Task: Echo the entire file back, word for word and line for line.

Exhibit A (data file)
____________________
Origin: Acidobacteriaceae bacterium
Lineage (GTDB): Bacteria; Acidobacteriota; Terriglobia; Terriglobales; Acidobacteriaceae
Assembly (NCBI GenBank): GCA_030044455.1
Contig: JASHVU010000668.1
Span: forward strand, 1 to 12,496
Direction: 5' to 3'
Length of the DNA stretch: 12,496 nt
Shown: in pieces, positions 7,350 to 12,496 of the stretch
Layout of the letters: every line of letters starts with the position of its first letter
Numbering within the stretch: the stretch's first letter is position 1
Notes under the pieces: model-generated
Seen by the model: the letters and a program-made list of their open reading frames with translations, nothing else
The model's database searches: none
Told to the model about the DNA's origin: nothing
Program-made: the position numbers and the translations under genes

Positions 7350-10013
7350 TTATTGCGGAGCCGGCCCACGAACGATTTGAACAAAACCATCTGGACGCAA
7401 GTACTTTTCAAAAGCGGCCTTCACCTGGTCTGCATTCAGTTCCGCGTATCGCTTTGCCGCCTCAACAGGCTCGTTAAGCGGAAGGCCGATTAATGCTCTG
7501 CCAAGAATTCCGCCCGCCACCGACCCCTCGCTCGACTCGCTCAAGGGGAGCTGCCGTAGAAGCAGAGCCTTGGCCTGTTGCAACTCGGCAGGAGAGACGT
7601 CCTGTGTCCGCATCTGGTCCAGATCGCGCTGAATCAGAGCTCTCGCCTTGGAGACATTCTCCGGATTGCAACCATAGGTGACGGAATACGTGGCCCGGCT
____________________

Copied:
Origin: Acidobacteriaceae bacterium
Lineage (GTDB): Bacteria; Acidobacteriota; Terriglobia; Terriglobales; Acidobacteriaceae
Assembly (NCBI GenBank): GCA_030044455.1
Contig: JASHVU010000668.1
Span: forward strand, 1 to 12,496
Direction: 5' to 3'
Length of the DNA stretch: 12,496 nt
Shown: in pieces, positions 7,350 to 12,496 of the stretch
Layout of the letters: every line of letters starts with the position of its first letter
Numbering within the stretch: the stretch's first letter is position 1
Notes under the pieces: model-generated
Seen by the model: the letters and a program-made list of their open reading frames with translations, nothing else
The model's database searches: none
Told to the model about the DNA's origin: nothing
Program-made: the position numbers and the translations under genes

Positions 7350-10013
7350 TTATTGCGGAGCCGGCCCACGAACGATTTGAACAAAACCATCTGGACGCAA
7401 GTACTTTTCAAAAGCGGCCTTCACCTGGTCTGCATTCAGTTCCGCGTATCGCTTTGCCGCCTCAACAGGCTCGTTAAGCGGAAGGCCGATTAATGCTCTG
7501 CCAAGAATTCCGCCCGCCACCGACCCCTCGCTCGACTCGCTCAAGGGGAGCTGCCGTAGAAGCAGAGCCTTGGCCTGTTGCAACTCGGCAGGAGAGACGT
7601 CCTGTGTCCGCATCTGGTCCAGATCGCGCTGAATCAGAGCTCTCGCCTTGGAGACATTCTCCGGATTGCAACCATAGGTGACGGAATACGTGGCCCGGCT